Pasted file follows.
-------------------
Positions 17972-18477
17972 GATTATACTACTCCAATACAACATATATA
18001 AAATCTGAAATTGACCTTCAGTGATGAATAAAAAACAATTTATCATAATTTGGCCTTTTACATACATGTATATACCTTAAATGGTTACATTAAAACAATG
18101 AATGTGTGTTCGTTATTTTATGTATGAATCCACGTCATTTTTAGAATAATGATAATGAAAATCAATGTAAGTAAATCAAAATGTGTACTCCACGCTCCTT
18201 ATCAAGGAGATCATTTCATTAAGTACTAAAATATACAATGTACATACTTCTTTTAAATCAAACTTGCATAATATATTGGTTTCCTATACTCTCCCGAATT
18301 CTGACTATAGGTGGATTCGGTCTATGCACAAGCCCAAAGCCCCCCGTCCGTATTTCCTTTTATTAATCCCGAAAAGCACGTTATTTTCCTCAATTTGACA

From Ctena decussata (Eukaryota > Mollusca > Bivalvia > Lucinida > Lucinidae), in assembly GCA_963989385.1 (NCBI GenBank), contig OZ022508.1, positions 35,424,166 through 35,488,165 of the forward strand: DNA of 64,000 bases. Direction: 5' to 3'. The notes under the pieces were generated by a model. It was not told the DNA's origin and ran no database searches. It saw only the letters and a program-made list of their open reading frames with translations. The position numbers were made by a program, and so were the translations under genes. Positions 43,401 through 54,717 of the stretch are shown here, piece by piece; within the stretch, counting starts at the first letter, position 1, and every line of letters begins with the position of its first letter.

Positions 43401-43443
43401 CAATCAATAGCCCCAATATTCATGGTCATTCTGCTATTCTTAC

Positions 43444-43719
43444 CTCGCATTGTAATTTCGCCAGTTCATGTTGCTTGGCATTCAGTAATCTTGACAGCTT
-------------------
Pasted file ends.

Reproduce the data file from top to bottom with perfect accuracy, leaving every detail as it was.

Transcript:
Positions 17972-18477
17972 GATTATACTACTCCAATACAACATATATA
18001 AAATCTGAAATTGACCTTCAGTGATGAATAAAAAACAATTTATCATAATTTGGCCTTTTACATACATGTATATACCTTAAATGGTTACATTAAAACAATG
18101 AATGTGTGTTCGTTATTTTATGTATGAATCCACGTCATTTTTAGAATAATGATAATGAAAATCAATGTAAGTAAATCAAAATGTGTACTCCACGCTCCTT
18201 ATCAAGGAGATCATTTCATTAAGTACTAAAATATACAATGTACATACTTCTTTTAAATCAAACTTGCATAATATATTGGTTTCCTATACTCTCCCGAATT
18301 CTGACTATAGGTGGATTCGGTCTATGCACAAGCCCAAAGCCCCCCGTCCGTATTTCCTTTTATTAATCCCGAAAAGCACGTTATTTTCCTCAATTTGACA

From Ctena decussata (Eukaryota > Mollusca > Bivalvia > Lucinida > Lucinidae), in assembly GCA_963989385.1 (NCBI GenBank), contig OZ022508.1, positions 35,424,166 through 35,488,165 of the forward strand: DNA of 64,000 bases. Direction: 5' to 3'. The notes under the pieces were generated by a model. It was not told the DNA's origin and ran no database searches. It saw only the letters and a program-made list of their open reading frames with translations. The position numbers were made by a program, and so were the translations under genes. Positions 43,401 through 54,717 of the stretch are shown here, piece by piece; within the stretch, counting starts at the first letter, position 1, and every line of letters begins with the position of its first letter.

Positions 43401-43443
43401 CAATCAATAGCCCCAATATTCATGGTCATTCTGCTATTCTTAC

Positions 43444-43719
43444 CTCGCATTGTAATTTCGCCAGTTCATGTTGCTTGGCATTCAGTAATCTTGACAGCTT